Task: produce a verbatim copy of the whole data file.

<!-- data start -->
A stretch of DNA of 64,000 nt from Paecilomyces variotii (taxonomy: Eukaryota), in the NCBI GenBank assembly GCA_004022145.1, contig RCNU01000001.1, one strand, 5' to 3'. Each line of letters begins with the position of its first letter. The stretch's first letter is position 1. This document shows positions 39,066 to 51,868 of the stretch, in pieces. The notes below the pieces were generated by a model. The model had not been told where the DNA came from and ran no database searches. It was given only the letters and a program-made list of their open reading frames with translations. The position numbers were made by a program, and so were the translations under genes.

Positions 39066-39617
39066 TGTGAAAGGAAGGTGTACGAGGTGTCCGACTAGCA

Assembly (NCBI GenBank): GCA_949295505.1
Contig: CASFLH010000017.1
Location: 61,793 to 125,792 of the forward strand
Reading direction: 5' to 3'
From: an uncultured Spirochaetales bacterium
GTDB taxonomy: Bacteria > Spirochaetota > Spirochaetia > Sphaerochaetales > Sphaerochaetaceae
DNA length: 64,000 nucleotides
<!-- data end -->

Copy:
A stretch of DNA of 64,000 nt from Paecilomyces variotii (taxonomy: Eukaryota), in the NCBI GenBank assembly GCA_004022145.1, contig RCNU01000001.1, one strand, 5' to 3'. Each line of letters begins with the position of its first letter. The stretch's first letter is position 1. This document shows positions 39,066 to 51,868 of the stretch, in pieces. The notes below the pieces were generated by a model. The model had not been told where the DNA came from and ran no database searches. It was given only the letters and a program-made list of their open reading frames with translations. The position numbers were made by a program, and so were the translations under genes.

Positions 39066-39617
39066 TGTGAAAGGAAGGTGTACGAGGTGTCCGACTAGCA

Assembly (NCBI GenBank): GCA_949295505.1
Contig: CASFLH010000017.1
Location: 61,793 to 125,792 of the forward strand
Reading direction: 5' to 3'
From: an uncultured Spirochaetales bacterium
GTDB taxonomy: Bacteria > Spirochaetota > Spirochaetia > Sphaerochaetales > Sphaerochaetaceae
DNA length: 64,000 nucleotides